India's Revised National Tuberculosis Control Programme: looking beyond detection and cure.


SETTING: Pune District, Maharashtra State, India. OBJECTIVES: To examine delays experienced by patients in accessing directly observed treatment. DESIGN: Data were collected from 117 new sputum-positive patients using a semi-structured interview schedule. RESULTS: Patient delays as well as diagnostic and treatment delays, which reflect the performance of a National TB Programme, were minimal. Provider delays, however, contributed significantly to delayed entry into India's Revised National TB Control Programme (RNTCP). Patients had to resort to multiple contacts with providers due to limitations of these providers in diagnosing or directing patients to the RNTCP. Patients who consulted a private provider participating in the public-private mix (PPM) were more likely to be suspected (OR 2.63, 90% CI 1.04-6.64) and referred (OR 6.8, 95%CI 2.08-22.21) to the RNTCP. Once the patients entered the RNTCP, the response of the system was rapid, with diagnosis offered and treatment initiated within on average 7 days. CONCLUSION: Interventions aimed at providers to encourage early suspicion and referral to the RNTCP, such as the PPM, are more important in improving patient access to TB care than those focusing on reducing patient delays.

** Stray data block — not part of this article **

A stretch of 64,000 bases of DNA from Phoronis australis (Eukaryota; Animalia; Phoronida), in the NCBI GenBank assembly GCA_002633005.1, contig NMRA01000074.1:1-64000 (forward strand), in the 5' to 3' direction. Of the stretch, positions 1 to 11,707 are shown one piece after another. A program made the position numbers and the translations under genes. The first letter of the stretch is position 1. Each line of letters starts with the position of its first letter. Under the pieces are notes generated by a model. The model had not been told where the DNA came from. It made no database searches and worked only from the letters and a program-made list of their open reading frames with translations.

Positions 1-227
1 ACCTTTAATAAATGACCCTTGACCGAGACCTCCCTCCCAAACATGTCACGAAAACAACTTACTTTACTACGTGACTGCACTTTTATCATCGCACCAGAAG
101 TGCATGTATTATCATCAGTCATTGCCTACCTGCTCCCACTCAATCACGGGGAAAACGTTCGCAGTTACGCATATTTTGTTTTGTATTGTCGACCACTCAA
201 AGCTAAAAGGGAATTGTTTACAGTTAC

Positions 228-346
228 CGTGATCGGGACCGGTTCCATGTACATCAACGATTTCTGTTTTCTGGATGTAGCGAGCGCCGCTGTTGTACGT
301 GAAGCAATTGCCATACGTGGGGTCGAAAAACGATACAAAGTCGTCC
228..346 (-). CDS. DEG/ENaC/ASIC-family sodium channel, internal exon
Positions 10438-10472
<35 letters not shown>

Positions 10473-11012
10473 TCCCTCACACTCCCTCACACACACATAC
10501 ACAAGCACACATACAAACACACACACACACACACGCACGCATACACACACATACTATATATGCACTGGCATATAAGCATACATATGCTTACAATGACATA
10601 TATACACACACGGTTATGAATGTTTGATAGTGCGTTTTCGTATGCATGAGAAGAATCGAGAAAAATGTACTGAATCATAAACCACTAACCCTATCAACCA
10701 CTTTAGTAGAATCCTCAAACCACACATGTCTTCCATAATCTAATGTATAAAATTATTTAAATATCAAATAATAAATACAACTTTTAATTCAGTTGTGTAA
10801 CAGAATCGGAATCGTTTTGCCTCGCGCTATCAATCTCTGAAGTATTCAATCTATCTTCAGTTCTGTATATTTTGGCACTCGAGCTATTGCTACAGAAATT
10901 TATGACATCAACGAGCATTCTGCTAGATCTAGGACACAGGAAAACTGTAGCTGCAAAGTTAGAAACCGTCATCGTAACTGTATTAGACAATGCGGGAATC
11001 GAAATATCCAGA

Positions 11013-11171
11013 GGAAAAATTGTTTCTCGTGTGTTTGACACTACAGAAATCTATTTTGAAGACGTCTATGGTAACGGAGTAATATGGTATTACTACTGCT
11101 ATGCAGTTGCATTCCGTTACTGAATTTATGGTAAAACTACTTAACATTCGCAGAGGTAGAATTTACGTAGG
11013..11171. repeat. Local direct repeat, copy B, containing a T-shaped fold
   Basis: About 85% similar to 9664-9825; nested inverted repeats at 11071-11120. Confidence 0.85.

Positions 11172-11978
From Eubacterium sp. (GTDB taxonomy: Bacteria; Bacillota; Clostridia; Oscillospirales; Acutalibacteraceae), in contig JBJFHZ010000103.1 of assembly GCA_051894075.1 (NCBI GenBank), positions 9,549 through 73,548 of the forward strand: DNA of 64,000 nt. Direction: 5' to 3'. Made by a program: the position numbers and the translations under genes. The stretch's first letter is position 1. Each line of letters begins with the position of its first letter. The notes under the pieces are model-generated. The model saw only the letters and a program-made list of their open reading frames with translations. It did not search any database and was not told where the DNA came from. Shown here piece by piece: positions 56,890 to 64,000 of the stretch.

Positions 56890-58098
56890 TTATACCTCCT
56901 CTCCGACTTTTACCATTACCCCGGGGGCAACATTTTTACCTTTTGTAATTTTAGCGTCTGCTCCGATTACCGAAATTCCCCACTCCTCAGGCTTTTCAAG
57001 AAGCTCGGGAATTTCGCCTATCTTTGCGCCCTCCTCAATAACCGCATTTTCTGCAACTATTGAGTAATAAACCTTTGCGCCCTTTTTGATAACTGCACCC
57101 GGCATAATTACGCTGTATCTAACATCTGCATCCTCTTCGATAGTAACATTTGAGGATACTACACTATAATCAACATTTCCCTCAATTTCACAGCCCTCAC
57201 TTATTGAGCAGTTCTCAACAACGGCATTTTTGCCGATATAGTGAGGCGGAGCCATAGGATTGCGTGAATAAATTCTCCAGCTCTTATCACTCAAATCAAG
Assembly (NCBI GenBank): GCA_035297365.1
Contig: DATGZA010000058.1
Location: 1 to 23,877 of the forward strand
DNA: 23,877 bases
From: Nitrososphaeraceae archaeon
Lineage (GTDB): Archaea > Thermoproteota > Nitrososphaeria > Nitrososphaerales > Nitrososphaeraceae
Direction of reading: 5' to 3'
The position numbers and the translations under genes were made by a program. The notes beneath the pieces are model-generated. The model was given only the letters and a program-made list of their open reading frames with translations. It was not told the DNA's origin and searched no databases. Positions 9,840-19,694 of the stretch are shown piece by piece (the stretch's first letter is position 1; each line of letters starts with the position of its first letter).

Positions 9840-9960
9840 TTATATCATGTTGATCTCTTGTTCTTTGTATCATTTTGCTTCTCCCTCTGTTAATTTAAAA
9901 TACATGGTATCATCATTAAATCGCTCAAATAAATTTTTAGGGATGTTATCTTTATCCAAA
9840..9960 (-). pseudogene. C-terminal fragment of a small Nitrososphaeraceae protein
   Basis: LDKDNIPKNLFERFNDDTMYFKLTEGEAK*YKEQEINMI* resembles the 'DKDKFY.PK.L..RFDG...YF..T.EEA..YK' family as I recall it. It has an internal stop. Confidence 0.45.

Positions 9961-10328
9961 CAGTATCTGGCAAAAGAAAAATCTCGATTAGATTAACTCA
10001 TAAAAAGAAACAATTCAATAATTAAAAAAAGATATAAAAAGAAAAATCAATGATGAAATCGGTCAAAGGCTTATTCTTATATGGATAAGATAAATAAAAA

International Union Against Tuberculosis and Lung Disease (2008) 12 (1) 87-92

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